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Sid Meier's Civilization is the first in a series of turn-based "4X"-type strategy video game created by Sid Meier and Bruce Shelley for MicroProse in 1991. The game's objective is to "Build an empire to stand the test of time": it begins in 4000 BC and the players attempt to expand and develop their empires through the ages from the ancient era until modern and near-future times. It is also known simply as Civilization, Civilization I, or abbreviated to Civ or Civ I.
Civilization was originally developed for DOS running on a PC. It has undergone numerous revisions for various platforms (including Windows, Macintosh, Amiga, Atari ST, Super NES, Sega Saturn, PlayStation and N-Gage) and now exists in several versions. A multiplayer remake, Sid Meier's CivNet was released for the PC in 1995. The N-Gage version was the last game released for the system in North America.
Meier admitted to "borrowing" many of the technology tree ideas from the board game Civilization, published in the United Kingdom in 1980 by Hartland Trefoil (later by Gibson Games), and in the United States in 1981 by Avalon Hill. The early versions of the game even included a flier of information and ordering materials for the board game. There is also a board game based on Sid Meier's computer game version of Civilization that was published in 2002.
Meier was the third major designer to plan a computer version of Civilization, but the first to actually carry out that plan. Danielle Bunten Berry planned to start work on the game after completing M.U.L.E. in 1983, and again in 1985, after completing The Seven Cities of Gold at Electronic Arts. In 1983 Bunten and producer Joe Ybarra opted to first do Seven Cities of Gold. The success of Seven Cities in 1985 in turn led to a sequel, Heart of Africa. Bunten never returned to the idea of Civilization. Meier's designs of Pirates! and Colonization both contain elements of Bunten's The Seven Cities of Gold. Don Daglow, designer of Utopia, the first simulation game, began work programming a version of Civilization in 1987. He dropped the project, however, when he was offered an executive position at Brøderbund, and never returned to the game.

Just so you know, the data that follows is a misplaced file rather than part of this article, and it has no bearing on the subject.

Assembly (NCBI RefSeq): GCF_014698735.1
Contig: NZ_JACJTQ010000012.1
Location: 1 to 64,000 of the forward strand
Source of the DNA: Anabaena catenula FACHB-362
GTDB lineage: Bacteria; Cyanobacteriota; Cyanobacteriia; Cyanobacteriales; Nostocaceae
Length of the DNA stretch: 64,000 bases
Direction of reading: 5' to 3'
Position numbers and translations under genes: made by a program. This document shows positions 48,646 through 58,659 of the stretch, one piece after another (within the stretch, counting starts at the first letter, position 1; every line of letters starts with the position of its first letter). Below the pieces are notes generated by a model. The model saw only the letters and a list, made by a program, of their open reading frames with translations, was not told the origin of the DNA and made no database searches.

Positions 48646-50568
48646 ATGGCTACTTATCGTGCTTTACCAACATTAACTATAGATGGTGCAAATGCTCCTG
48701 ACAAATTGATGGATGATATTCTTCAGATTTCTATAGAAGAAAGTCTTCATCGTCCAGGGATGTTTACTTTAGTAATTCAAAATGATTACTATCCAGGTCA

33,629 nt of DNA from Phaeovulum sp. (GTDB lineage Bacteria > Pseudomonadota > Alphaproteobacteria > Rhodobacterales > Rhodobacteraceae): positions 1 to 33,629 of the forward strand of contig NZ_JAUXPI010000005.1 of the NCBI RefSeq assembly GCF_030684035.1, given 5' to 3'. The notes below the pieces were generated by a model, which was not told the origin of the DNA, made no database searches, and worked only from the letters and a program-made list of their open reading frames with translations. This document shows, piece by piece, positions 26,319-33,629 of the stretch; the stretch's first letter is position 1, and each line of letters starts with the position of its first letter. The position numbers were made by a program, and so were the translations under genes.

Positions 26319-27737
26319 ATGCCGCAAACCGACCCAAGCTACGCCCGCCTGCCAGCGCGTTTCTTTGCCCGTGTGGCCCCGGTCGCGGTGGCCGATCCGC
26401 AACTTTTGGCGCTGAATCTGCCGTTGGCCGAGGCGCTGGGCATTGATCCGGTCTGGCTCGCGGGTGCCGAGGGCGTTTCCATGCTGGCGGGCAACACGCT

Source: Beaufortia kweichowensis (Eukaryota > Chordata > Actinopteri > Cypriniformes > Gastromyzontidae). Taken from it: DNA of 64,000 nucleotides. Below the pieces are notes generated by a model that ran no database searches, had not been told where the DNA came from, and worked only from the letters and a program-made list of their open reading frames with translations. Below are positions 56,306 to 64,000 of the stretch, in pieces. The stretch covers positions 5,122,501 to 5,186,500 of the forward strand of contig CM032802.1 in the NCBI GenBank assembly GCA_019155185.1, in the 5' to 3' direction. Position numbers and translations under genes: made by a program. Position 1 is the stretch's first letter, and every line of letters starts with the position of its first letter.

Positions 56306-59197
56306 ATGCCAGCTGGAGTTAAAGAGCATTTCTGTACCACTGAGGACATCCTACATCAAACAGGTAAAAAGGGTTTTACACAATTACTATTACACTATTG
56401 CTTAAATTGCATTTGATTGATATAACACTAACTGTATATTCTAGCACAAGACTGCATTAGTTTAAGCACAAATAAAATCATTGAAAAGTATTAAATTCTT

Civilization originally started off as a real-time game, but Meier found it too similar to other real-time strategy games such as SimCity, instead opting for a system where each turn takes a predetermined amount of time, and will automatically execute. This plan was widely disliked and was abandoned. Meier began developing it as a "heavy", textbook-like game, but did not find it "fun". He returned to the game after Railroad Tycoon and increased its emphasis on entertainment. Meier chose to, for example, not simulate a fall of civilization despite its historical accuracy because he did not want the game to regularly destroy the player's country. He reduced the size of the game world to avoid repetitive gameplay, but also reduced automated city management to keep players busy. Meier incorporated warfare because, he said, "The game really isn't about being civilized. The competition is what makes the game fun and the players play their best. At times, you have to make the player uncomfortable for the good of the player".